Breast stem cells and cancer.
Farnie G., Clarke RB.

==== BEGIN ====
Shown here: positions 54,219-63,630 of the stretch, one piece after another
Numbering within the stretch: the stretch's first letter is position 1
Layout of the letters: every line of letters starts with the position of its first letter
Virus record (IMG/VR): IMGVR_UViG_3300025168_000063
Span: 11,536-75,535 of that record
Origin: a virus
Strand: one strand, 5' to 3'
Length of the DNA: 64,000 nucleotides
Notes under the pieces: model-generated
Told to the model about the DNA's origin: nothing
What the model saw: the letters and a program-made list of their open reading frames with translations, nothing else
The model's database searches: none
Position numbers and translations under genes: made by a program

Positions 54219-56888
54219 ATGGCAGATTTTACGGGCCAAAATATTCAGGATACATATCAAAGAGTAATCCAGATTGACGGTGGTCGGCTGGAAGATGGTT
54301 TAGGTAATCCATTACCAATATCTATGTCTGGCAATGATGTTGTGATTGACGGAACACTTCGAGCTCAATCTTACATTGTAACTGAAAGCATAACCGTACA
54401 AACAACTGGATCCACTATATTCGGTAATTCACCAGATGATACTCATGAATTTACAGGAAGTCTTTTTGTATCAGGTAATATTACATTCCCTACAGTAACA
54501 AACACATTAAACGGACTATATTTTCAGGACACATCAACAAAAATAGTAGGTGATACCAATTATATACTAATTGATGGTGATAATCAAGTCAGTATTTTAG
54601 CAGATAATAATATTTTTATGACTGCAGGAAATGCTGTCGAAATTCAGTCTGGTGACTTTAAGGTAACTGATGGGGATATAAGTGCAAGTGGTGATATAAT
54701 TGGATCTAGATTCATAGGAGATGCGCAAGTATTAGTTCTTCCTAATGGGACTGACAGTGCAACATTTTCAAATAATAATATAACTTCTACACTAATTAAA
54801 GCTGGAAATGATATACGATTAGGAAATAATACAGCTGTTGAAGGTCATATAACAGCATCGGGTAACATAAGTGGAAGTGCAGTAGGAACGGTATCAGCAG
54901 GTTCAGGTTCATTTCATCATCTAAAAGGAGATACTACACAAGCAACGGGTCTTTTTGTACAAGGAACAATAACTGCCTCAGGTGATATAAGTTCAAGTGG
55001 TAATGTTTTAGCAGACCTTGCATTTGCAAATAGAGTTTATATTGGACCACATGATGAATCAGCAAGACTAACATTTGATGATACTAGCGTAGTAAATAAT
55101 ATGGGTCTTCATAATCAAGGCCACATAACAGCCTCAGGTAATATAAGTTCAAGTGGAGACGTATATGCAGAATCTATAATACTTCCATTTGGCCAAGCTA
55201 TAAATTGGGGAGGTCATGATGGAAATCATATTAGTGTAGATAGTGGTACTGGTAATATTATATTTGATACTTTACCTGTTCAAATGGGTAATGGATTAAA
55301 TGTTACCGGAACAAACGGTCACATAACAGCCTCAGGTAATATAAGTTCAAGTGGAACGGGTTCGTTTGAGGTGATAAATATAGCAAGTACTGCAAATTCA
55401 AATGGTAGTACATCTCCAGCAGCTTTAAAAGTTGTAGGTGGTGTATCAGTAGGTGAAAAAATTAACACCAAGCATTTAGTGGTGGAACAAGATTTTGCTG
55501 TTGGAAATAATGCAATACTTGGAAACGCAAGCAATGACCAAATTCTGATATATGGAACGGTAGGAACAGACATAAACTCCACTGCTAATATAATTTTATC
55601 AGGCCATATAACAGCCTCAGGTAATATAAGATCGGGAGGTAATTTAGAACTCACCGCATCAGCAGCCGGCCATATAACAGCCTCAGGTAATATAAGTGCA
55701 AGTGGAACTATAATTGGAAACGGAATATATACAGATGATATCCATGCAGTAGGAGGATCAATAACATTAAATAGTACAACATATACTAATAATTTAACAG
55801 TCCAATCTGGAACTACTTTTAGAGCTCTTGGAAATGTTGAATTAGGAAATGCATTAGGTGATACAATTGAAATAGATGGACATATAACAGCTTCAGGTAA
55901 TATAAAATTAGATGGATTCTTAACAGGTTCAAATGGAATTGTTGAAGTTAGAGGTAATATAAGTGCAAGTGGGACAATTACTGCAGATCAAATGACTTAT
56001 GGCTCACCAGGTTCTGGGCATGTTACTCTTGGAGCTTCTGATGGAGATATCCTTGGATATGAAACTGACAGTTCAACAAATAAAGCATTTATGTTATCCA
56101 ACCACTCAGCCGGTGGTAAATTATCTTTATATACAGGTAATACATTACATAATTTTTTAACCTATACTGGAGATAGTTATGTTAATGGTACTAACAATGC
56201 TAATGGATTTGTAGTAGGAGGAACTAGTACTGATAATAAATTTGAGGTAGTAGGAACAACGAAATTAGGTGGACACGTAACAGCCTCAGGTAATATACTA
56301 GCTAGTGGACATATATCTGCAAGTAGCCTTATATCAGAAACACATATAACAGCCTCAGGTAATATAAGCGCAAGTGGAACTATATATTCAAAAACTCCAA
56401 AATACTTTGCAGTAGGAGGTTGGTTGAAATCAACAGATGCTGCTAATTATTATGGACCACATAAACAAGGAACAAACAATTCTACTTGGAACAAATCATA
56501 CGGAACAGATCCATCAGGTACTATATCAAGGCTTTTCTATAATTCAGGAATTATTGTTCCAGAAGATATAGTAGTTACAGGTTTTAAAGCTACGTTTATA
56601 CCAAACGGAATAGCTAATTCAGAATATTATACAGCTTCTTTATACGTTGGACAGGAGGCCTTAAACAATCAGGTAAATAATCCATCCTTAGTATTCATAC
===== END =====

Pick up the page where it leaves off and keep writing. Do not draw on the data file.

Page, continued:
Recent results have increased our understanding of normal stem cells and the signalling pathways which regulate them during the development of the mammary gland. Tumours in many tissues are now thought to develop from dysregulated stem cells and depend on activated stem cell self-renewal pathways such as Notch for their tumourigenic capacity. These cancer stem cells are recognised by specific cell surface proteins that they express and their capacity to grow tumours in vivo or spheres in vitro. We have described human breast DCIS mammospheres grown from cancer stem cells and demonstrated their dependence on the EGF and Notch receptor pathways. Stem cell self-renewal pathways such as these may represent novel therapeutic targets to prevent recurrence of pre-invasive and invasive breast cancer.